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  1.  6
    Reimagining Profits and Stakeholder Capital to Address Tensions Among Stakeholders.Jae Hwan Lee, J. Robert Mitchell, Ronald K. Mitchell & David Hatherly - 2020 - Business and Society 59 (2):322-350.
    In this article, we use ideas from stakeholder capital maintenance theory to address tensions in allocating firm profits between stockholders and other stakeholders. We utilize a mediative thought experiment to conceptualize how multiple stakeholder interests might better be served, such that genuine firm profits versus artificial firm profits may be identified and incentivized. We thereby examine how such accounting transfers can be envisioned as stakeholder capital to be maintained for the benefit of both the firm and the economy. We present (...)
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  2.  19
    “Stakeholder Work” and Stakeholder Research.Jae Hwan Lee & Ronald K. Mitchell - 2013 - Proceedings of the International Association for Business and Society 24:208-213.
    As important stakeholder research streams have built their own silos over time, it has become increasingly difficult to visualize a full picture of stakeholder management. To begin to address this gap, we synthesize five distinct stakeholder research streams, which include stakeholder identification, stakeholder understanding, stakeholder awareness, stakeholder prioritization, and stakeholder action. We juxtapose each of these five stakeholder research streams with Scott’s framework consisting of participants, socials structure, environment, technology, and goals of an organization, respectively. What emerges from this analysis (...)
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  3.  27
    Towards Refining the Concept of Corporate Citizenship.Jae Hwan Lee & Ronald K. Mitchell - 2011 - Proceedings of the International Association for Business and Society 22:265-273.
    In this paper, we attempt to refine the concept of corporate citizenship. Traditionally, research on corporate citizenship has paid greater attention to corporateduties, leaving corporate rights relatively unattended in the corporate citizenship literature. However, some scholars have recently explored corporate citizenship as the corporation’s implementation of both of its respected rights and duties. Others have conceptualized the corporate citizenship concept with a specific focus on the corporation’s expansion of its new duties and rights. Integrating existing conceptualizations of corporate citizenship, we (...)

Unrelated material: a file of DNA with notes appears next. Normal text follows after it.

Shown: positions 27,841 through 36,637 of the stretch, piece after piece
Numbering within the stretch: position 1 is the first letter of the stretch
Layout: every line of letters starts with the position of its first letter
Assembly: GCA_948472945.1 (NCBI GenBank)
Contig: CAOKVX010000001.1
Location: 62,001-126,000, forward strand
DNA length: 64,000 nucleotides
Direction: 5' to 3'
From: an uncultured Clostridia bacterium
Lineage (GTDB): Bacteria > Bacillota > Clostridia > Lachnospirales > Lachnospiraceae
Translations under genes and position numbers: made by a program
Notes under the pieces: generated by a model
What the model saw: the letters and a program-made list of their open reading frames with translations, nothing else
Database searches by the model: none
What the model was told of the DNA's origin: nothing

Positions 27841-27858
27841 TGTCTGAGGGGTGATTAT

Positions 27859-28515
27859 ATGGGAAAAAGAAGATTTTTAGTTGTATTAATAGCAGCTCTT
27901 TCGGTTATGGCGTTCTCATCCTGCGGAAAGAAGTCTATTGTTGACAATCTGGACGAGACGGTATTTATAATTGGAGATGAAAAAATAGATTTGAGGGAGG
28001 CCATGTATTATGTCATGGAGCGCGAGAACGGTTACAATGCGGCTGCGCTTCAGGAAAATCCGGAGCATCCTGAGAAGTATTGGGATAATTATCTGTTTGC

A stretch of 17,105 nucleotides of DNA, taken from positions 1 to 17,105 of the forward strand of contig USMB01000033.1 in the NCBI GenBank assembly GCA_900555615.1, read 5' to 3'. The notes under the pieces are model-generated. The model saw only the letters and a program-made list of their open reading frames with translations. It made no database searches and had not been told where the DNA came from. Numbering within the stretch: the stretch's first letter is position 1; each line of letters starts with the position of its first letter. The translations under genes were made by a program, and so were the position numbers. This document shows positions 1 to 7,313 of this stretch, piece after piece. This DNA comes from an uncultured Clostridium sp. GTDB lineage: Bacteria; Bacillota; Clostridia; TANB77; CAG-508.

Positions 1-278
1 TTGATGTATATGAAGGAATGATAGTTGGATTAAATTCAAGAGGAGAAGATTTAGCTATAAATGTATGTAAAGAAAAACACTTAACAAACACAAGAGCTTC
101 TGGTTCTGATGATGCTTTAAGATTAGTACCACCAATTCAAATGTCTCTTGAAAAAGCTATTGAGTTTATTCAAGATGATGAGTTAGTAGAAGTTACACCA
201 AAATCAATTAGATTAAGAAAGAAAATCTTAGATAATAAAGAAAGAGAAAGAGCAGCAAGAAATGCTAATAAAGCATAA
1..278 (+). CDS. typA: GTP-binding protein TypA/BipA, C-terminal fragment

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  4.  22
    The Vulnerability and Strength Duality in Ethnic Business: A Model of Stakeholder Salience and Social Capital.Alejandra Marin, Ronald K. Mitchell & Jae Hwan Lee - 2015 - Journal of Business Ethics 130 (2):271-289.
    Managers in ethnic businesses are confronted with ethical dilemmas when taking action based on ethnic ties; and often as a result, they increase the already vulnerable positions of these businesses and their stakeholders. Many of these dilemmas concern the capital that is generated through variations in the use of ethnic stakeholder social ties. The purpose of this paper is to suggest a stakeholder-based model of social capital formation, mediated by various forms of ethnic ties, to explore the duality of ethnicity: (...)
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